There is growing evidence of reforms helping Venezuela’s poor

Land titles for the poor occupying public land, a million illiterate learning to read and write, and the flowering of activity in the communities, are some of the achievements of the Chavez administration.

CARACAS, Venezuela — You can see two worlds from this shambles of misery that creeps up the mountain.

The first is the neighborhood itself. Crude cinder-block houses lurch up the slope. The streets are tight — some no wider than the span of a man’s arms. Contaminated water courses down homemade canals. It’s loud, dirty and cramped here.

The second lies in the valley below. Skyscrapers owned by multinationals soar in neat bundles. The colonial-era Congress building gleams white. The broad avenues of the rich in the east chug with traffic — symbols of power and wealth throbbing in the distance.

The first world belongs to Maria Lopez. The second, to her dreams.

“I’m planning to make a lot of money and leave here,” Lopez, 48, said one recent afternoon as she sat on a worn couch in her cramped living room. “I have hope.”

Lopez’s plans to escape poverty are not as farfetched as they once were. While the economy is still suffering, President Hugo Chavez’s promised revolution to improve the lives of Venezuela’s millions of poor is finally beginning to take off.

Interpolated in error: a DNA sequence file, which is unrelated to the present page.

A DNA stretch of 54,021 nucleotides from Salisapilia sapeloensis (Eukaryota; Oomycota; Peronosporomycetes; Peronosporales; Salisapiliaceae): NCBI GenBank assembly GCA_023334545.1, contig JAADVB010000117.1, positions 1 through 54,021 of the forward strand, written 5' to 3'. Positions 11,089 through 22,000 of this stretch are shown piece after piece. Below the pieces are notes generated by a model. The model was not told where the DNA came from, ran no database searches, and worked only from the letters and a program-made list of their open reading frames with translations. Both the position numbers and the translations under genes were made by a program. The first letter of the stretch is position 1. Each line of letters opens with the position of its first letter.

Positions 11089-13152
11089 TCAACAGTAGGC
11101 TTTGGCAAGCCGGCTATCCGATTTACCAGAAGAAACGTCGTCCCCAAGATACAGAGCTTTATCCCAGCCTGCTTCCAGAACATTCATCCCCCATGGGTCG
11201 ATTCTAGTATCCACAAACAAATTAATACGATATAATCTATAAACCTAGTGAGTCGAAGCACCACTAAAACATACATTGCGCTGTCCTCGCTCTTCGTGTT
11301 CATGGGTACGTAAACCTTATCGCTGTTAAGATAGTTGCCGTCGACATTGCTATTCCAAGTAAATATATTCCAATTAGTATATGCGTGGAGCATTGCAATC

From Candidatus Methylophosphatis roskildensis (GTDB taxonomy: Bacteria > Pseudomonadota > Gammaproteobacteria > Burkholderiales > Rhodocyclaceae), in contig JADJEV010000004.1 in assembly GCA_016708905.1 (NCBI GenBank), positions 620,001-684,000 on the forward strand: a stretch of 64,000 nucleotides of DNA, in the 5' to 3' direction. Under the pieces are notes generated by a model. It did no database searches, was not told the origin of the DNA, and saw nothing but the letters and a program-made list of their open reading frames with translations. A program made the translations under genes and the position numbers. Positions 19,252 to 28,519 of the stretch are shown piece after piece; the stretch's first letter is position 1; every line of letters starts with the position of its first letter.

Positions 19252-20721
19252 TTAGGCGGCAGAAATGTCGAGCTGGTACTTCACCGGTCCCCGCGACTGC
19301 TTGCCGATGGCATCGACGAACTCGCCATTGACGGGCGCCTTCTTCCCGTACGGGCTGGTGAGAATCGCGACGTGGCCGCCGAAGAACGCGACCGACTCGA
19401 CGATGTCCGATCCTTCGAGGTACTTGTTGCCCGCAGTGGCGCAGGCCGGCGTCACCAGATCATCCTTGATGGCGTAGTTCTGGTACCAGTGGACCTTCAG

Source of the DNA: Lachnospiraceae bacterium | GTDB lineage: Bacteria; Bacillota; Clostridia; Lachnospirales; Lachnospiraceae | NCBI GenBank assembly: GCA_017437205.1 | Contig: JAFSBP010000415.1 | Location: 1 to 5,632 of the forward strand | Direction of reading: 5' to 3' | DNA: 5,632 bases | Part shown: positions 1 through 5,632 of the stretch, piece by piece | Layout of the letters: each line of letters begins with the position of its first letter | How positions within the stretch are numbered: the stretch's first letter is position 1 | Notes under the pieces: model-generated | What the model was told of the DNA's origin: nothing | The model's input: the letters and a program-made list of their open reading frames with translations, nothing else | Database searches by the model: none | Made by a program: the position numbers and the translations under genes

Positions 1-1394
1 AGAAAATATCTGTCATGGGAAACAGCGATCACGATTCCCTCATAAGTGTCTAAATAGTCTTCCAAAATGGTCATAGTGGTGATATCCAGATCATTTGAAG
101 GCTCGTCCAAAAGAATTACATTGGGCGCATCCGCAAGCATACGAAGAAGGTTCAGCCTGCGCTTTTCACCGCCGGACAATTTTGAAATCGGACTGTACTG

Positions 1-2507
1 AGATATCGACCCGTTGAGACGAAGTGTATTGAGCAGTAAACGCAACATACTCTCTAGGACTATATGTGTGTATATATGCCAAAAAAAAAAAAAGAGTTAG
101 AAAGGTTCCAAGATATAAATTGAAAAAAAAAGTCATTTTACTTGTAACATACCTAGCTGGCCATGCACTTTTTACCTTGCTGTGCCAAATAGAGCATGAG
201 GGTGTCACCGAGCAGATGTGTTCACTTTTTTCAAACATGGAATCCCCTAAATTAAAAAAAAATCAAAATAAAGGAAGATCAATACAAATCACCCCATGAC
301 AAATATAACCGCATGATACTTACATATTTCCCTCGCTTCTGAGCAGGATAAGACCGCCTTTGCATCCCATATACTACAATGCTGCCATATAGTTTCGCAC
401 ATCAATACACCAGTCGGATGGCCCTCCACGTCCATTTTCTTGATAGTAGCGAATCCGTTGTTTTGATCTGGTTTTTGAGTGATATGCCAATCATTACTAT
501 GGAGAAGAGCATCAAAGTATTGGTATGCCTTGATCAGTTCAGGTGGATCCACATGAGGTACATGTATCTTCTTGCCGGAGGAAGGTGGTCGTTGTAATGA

President Chavez giving land titles and farm machinery to farmers in the southern state of Apure.
Photo credit: Venpres (Not in orginal report)

Getting at poverty’s roots: In the past few months, more than half a million illiterate Venezuelans have received basic reading and writing instruction. Hundreds of thousands of poor children have begun attending school for the first time in their lives. Doctors imported from Cuba as part of a petroleum deal are paying house calls to poor neighborhoods.

Perhaps most important, tens of thousands of people such as Lopez have been given title to land that their families have been squatting on for generations, both in poor urban slums like this one and in vast rural tracts. Using new government credits, poor families are planting crops, organizing businesses, fixing up their homes and redesigning their neighborhoods.

“There is an incredible flowering of activity in the communities that are participating,” said Gregory Wilpert, an American sociologist and freelance journalist living in Venezuela who is studying the effect of Chavez’s reforms. The impact of the government’s efforts is still haphazard and limited. But the measures have had a ripple effect that has left many of the poor feeling that for the first time in their lives the government is actually interested in aiding them.

This helps to explain a Venezuelan political phenomenon — Chavez’s unwavering support in polls from about 35 percent of voters, most of them poor.

Measuring success: By any measurable standard, the poor are worse off today than they were when Chavez first took office five years ago. There are fewer jobs and higher prices. Nor is it hard to find poor people who dismiss the idea that Chavez has improved their lives in any way, pointing to tougher economic times since he took office.